A reader writes:
You gotta check out Robert Earl Keen’s "Merry Christmas from the Family." It’s not so much depressing as a hyper-realistic depiction of what most people’s Christmases are probably like: the anti-Norman Rockwell holiday. Plus I’m willing to lay money that it’s the only Christmas song with the word “tampons” in it.
It's not exactly depressing as it is celebratory of a decidedly different (and distinctly southern, or at least Texan) observance of Christmas.
Just this past Monday, I was part of a group of musicians that went down to the local homeless shelter to provide a backdrop for a local church's holiday festival. While I'm probably the least talented musician in the group, for the second year in a row, my stint at the microphone with this four chord two-stepper beat out the intricately finger-picked Joy to the World and an amazingly soulful O Mary Don't You Weep for the loudest and longest applause. Last year, I was concerned that it would be too southern caucasian for the African-American folks in the audience, but they laughed and clapped as loud as anyone. This year, I was a bit more concerned about singing about the controversial Mexican boyfriend with a handful of Latinos in the crowd, but two of them specifically came up afterwards and told me they really liked it.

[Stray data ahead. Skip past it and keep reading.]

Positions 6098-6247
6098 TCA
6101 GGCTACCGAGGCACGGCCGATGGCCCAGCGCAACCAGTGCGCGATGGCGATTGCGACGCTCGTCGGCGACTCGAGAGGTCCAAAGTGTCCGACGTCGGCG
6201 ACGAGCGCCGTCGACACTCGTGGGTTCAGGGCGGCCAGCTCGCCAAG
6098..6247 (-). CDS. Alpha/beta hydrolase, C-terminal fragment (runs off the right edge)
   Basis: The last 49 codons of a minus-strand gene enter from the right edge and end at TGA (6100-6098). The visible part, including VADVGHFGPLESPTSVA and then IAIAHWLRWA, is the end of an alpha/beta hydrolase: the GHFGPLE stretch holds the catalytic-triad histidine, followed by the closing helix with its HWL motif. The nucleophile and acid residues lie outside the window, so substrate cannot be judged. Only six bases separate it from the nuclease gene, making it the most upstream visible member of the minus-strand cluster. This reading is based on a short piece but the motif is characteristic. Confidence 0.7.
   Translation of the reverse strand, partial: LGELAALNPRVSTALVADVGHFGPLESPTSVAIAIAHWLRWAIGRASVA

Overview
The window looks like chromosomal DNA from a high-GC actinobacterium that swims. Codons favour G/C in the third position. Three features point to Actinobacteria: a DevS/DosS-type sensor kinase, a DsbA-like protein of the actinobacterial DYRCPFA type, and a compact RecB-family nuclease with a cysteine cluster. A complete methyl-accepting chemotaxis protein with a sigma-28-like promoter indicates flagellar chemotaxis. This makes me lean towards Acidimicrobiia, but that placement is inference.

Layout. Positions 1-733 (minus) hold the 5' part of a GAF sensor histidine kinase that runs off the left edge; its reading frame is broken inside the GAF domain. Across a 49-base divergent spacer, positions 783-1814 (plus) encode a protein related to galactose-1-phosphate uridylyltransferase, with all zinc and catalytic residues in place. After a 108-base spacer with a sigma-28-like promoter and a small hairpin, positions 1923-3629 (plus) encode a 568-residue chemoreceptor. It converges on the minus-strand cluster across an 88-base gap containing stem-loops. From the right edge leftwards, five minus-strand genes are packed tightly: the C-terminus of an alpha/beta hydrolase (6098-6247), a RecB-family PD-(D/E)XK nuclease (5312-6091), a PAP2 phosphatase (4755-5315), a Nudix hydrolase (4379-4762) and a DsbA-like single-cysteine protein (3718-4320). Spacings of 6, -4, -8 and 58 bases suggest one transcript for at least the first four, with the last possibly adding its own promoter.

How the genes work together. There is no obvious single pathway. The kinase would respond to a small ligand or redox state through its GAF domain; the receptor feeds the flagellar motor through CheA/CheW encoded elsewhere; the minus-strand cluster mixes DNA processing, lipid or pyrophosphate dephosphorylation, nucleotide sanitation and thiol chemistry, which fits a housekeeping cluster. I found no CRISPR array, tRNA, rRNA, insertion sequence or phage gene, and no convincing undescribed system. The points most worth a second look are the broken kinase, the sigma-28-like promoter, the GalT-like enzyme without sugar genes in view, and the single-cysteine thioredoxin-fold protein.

I take no credit for any of this -- it's Robert Earl Keen's Christmas masterpiece that carries it. People not from the South may misunderstand this as a sneering parody, but it's not at all. It's a song of intense love and acceptance of what is outwardly hilarious dysfunction but is really a picture of adaptation to modernity.
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